To Hell With 'Em
In the least surprising news ever, Alex Smith says the Washington Football Team wanted nothing to do with him last season
Alex Smith is one of the greatest comeback stories in NFL history. No quantifier. No qualifier. He is the most moving against-all-odds football yarn since Rudy, and he didn’t need a Hollywood blockbuster to make it dramatic (though we’re sure that’s coming.) After nearly losing his leg and his life and being out of football for almost two years, Alex Smith, to the raised eyebrow of just about everybody, made another go of it this season. By October, he had fought his way to the starting job from third string, eventually leading the Washington Football Team to the playoffs with wins in five straight starts between Thanksgiving and New Years. But according to Smith in a recent interview with GQ, if the Washington Football Team had their way, none of it would have ever happened.
We’d say we’re surprised, but then again this is the worst non-Texans organization in football run by a man who insists on full-grown adults calling him Mr. Snyder while presiding over the creepiest, ickiest cesspool in the NFL. When it comes to the Washington Football Team, nothing is surprising. What is unexpected, however, is Smith’s absolute transparency on his relationship with the franchise. Football is a team sport. Guys regularly give credit for their own successes to others, even if deep down they know they deserve it themselves. It’s like thanking your sponsors in NASCAR victory lane. It’s just a thing you do. But Smith has gone on the record and said precisely the opposite, even dropping an f-bomb or two for emphasis. You unironically love to see it.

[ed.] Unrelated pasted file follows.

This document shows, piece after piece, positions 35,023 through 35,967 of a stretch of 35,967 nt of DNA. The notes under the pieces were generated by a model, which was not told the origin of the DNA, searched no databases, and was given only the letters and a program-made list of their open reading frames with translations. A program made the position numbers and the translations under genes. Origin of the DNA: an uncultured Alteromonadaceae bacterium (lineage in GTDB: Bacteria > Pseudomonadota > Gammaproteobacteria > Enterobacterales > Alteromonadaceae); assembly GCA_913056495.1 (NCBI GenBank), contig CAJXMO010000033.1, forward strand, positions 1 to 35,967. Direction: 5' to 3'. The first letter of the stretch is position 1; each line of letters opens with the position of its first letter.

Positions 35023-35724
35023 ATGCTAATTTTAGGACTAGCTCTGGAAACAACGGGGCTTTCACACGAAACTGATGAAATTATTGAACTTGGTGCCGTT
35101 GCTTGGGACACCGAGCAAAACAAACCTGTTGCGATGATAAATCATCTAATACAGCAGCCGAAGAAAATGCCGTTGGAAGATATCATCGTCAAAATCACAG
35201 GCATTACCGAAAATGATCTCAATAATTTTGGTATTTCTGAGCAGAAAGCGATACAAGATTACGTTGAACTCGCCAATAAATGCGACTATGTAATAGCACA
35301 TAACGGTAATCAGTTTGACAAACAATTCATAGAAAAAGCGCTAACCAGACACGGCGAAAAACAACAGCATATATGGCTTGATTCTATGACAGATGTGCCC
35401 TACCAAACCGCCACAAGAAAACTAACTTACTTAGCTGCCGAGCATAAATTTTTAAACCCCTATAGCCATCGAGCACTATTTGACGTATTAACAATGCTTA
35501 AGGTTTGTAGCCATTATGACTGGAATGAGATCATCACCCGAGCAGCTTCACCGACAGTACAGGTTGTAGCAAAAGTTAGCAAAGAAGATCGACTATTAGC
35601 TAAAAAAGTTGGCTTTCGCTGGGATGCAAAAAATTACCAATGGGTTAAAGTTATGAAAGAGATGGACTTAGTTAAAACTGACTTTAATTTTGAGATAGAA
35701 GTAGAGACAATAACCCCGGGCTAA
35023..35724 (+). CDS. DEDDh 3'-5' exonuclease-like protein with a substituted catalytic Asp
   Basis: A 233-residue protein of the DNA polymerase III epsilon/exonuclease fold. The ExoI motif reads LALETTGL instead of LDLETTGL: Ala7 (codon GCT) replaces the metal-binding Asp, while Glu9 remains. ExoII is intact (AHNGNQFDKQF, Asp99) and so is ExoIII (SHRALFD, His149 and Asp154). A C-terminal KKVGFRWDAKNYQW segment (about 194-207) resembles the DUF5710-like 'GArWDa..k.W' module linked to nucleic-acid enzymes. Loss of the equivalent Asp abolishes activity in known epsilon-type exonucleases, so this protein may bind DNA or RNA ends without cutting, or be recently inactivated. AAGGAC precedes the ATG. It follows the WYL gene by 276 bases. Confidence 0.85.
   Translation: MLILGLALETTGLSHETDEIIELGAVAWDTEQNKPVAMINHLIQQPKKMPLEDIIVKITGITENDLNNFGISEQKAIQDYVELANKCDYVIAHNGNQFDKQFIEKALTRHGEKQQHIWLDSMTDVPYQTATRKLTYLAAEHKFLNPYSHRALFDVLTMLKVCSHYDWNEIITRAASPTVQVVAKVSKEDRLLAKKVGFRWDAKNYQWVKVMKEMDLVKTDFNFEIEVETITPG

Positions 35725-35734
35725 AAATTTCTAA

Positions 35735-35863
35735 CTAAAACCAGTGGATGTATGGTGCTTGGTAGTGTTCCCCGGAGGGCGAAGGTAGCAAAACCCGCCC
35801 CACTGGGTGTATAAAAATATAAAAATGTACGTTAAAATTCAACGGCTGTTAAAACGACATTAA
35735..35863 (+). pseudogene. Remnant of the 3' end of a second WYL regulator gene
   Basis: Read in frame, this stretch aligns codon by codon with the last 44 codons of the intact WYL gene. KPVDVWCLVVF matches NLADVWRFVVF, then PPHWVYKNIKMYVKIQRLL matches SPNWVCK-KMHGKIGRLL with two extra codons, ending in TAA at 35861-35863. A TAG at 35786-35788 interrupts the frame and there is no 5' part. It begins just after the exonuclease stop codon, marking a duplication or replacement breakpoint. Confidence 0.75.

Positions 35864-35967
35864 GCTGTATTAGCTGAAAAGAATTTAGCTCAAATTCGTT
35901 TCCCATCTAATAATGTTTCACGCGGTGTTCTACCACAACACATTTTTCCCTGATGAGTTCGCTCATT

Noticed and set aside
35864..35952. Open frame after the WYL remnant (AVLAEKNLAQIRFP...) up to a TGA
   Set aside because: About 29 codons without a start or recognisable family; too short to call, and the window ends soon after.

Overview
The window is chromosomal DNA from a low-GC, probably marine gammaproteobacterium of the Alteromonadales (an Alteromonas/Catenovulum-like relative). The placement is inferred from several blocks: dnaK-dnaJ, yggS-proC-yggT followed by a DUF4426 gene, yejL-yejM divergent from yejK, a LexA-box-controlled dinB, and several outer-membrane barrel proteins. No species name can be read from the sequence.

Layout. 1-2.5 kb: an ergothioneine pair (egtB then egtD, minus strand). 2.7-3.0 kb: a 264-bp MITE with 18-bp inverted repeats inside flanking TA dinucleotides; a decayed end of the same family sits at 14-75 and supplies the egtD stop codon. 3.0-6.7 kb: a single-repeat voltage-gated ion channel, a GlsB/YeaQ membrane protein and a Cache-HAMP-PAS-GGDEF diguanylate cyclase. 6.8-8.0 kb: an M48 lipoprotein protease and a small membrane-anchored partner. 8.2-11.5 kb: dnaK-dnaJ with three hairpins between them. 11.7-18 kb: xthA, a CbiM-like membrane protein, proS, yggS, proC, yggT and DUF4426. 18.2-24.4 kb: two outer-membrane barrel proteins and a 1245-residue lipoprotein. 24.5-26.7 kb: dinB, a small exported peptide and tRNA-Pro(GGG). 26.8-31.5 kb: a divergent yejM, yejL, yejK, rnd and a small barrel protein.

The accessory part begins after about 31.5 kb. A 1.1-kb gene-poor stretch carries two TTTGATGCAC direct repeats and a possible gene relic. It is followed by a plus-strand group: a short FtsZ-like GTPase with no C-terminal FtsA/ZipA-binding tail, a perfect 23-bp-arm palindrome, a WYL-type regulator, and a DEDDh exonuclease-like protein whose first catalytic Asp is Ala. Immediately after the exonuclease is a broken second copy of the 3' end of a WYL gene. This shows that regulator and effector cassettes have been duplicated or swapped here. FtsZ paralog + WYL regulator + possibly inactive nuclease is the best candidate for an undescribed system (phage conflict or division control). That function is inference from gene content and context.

So say what you about this one (lord knows the Twitter trolls already are), but you have to admire the honesty, even if it does suggest that Smith’s time in Washington is done and dusted. Bridge effectively torched. Hopefully it doesn’t mean Smith’s NFL tenure is over, however. There’s an old buddy down in Jacksonville now who might be looking for a mentor for his shiny first overall pick. Just saying . . .